I was out with the thought of getting on one of those short and lazy holidays. But beaches have something enigmatic about them. They mesmerize me and that panorama inspires in me all the energy that the city depilates. It happened this time too… If u have liked Kerala you’ll love Port Blair….This place is the capital of the Andaman and Nicobar
Islands, a union territory of India. As soon as you step on the Veer Sarvarkar Airport you can feel the freshness in the air. The city greets you with its pure and invigorating air. Even the sun light felt so fresh.
Moving into the city was an enjoyble ride with the uphills and downhill roads. The roads are relatively clean and aren’t crowded. Infact during my stay there, I was surprised to see there aren’t any traffic signals opearting there. But this isn’t a question mark on the management but a reflection that the road sense of people is good enough and do not require the external disciplines to control them as unlike in our metro cities where the way we behave on the road can be the zor the jhatka for any foreign tourist.
The Andaman and Nicobar Islands, spread on 8250 sq km are home to a number of aboriginal tribes, lie in the Bay of Bengal. The main islands in the Andamans are Land Fall Island, Middle Andaman, South Andaman, Port Blair and Little Andaman. Nicobar, lying to the south, comprises of Car Nicobar, Great Nicobar, Chowra, Teresa, Nancowrie, Katchal and Little Nicobar. The two groups of islands, Andaman and Nicobar, are separated by a deep ten degree channel.
12 of the islands, particularly Car Nicobar in the north, are inhabited, while Great Nicobar, the largest and southernmost island in the group, is virtually uninhabited. The capital of this Union Territory is Port Blair, on the Andaman Islands. It is the largest town and a municipal council in Andaman district.
All of us came in to just laze around since it was a very short trip and more so since we were awake all of the previous night at the Chennai Airport. But as soon as we entered the hotel, the first thing that me and my Dad did was enquire about nearby places to visit. So with all the glee and smiles we hired a cab and were out exploring!! The first place to hit was the Cellular Jail.
During the Indian freedom struggle, the enormous Cellular Jail was constructed between 1896 and 1906 to detain the Indian freedom fighters, mostly in solitary confinement, far far away from the mainland so that they do not have any route to escape. It is also known as “Kala Pani”, the name was given to it for the excruciating torture and torment meted towards the Indian Freedom Fighters. I was more than excited to view this monument after all the suspense it created in the history textbooks in school. The jail was built with seven wings but today only three are left to reflect the history.All prisoners were kept in isolation cells and subjected to a brutal work regime, with regular whippings and executions.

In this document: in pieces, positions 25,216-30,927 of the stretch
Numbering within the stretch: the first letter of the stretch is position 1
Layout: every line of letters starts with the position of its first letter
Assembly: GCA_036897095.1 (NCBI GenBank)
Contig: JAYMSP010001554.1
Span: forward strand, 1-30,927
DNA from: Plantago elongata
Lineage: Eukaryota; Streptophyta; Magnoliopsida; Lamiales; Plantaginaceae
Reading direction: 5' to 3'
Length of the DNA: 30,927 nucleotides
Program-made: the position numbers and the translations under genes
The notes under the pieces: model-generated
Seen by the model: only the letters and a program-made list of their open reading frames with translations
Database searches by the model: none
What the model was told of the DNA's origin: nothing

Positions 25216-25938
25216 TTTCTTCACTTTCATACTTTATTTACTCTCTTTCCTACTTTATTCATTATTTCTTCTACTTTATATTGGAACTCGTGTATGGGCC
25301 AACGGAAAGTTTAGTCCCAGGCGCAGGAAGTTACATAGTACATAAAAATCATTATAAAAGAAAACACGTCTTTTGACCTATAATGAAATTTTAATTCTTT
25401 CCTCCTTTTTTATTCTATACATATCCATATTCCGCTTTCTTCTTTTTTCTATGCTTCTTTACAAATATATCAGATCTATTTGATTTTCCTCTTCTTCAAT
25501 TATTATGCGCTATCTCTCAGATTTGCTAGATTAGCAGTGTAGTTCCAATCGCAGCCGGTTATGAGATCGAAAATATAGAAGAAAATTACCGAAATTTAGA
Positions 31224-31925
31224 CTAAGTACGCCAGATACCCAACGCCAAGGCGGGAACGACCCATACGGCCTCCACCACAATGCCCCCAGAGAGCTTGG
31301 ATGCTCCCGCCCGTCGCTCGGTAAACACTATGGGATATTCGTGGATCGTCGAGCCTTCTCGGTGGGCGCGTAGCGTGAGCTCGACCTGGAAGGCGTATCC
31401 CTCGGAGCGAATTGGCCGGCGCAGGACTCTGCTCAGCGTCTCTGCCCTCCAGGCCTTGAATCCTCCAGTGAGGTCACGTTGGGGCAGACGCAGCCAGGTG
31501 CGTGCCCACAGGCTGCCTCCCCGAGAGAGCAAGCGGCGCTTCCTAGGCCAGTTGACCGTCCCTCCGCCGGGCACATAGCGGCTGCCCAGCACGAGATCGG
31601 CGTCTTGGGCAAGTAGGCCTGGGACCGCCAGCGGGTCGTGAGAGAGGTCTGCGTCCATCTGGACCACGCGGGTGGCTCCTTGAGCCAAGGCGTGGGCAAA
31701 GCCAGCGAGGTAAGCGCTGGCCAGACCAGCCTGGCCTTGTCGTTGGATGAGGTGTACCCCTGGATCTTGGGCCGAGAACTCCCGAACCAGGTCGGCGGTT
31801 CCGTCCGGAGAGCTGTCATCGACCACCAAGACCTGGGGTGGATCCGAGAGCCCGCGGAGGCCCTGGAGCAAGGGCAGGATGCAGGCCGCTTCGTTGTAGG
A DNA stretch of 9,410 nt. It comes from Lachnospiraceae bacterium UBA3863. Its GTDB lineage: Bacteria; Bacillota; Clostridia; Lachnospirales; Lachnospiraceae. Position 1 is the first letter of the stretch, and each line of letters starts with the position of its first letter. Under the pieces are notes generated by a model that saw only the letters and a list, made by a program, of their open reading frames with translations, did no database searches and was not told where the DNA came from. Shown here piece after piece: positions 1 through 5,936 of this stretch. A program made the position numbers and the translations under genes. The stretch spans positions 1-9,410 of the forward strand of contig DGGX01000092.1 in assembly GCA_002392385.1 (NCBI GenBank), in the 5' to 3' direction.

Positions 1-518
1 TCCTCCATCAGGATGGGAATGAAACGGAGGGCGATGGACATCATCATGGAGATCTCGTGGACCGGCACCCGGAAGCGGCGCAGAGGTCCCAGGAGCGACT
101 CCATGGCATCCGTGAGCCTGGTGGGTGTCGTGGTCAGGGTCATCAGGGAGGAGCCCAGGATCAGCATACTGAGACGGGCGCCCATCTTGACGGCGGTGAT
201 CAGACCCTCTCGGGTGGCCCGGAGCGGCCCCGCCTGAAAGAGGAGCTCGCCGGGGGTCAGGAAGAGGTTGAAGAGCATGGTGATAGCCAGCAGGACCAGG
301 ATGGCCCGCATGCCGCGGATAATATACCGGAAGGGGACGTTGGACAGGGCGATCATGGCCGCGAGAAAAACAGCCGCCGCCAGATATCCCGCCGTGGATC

This jail was briefly taken over by the Japanese during World War II, who added to the already existing tortures . The sound and light show in the evening brings alive the life of the prisoners more than 100 years ago in that infamous building. Although the show is more of sound than light and a little too long, it is worth while if you like to go back into history. I would definitely recommend it because though it is a powerful building,just doing a round of the jail doesn’t convey to us the miseries and the struggles that the walls have witnessed. The show brings life to the monument.
Although damaged by the 2004 Indian Ocean earthquake, Port Blair survived sufficiently to act as a base for relief efforts in the islands. Thanks to my friendly taxi driver I got to see some of the badly affected areas. Another interesting element is that ever since tsunami damaged the island, the fields that were on a lower ground level have been covered with water.
The government did not make any effort to drive out the water and with rains all the year round, those fields have sadly made way to be called lakes which are a common sight as you move towards the sea from the central part of the city. You can still find uprooted trees and tree trunks in the middle of these tsumani affected lakes canvassing stories of how once surrounded by lush green flora, today stand solitary in the middle of green waters to tell others of their glorious past.
If you visit Andamans you cannot miss out on corals.
Havelock island and Neil island are famous for their corals through glass boat, scuba diving and snorkelling. I could not make it to these two as trip was very short and unplanned. One needs pre-planning here as you need to take ferries to reach these places that take only one or two rides in the morning and all the tickets are pre-booked. So as per the suggestions of the locals I headed to Wandoor beach where I got to see the beautiful corals through the glass boat. But according to people, the corals at Wandoor are nothing in comparison to the ones at Havelock, so if you are heading there, please pre-book or do that as the first thing when you touch your hotel.
Others places worth watching are Viper Island and Ross Island which houses the ruins of the old buildings of the British regime.
You can reach Port Blair through ship and by air. Flights operate only from Chennai and Kolkata, so you will have to make it to these cities first. Local travelling can be made through hiring taxis,autos or buses.
With its lush greens and the blue of the sea, the picturesque beaches and golden sunsets, the island demands spending a week atleast to visit all the adjoining islands, monuments and sink in its serenity and spend some lovely time….. wishing if I could be this close to nature for ever.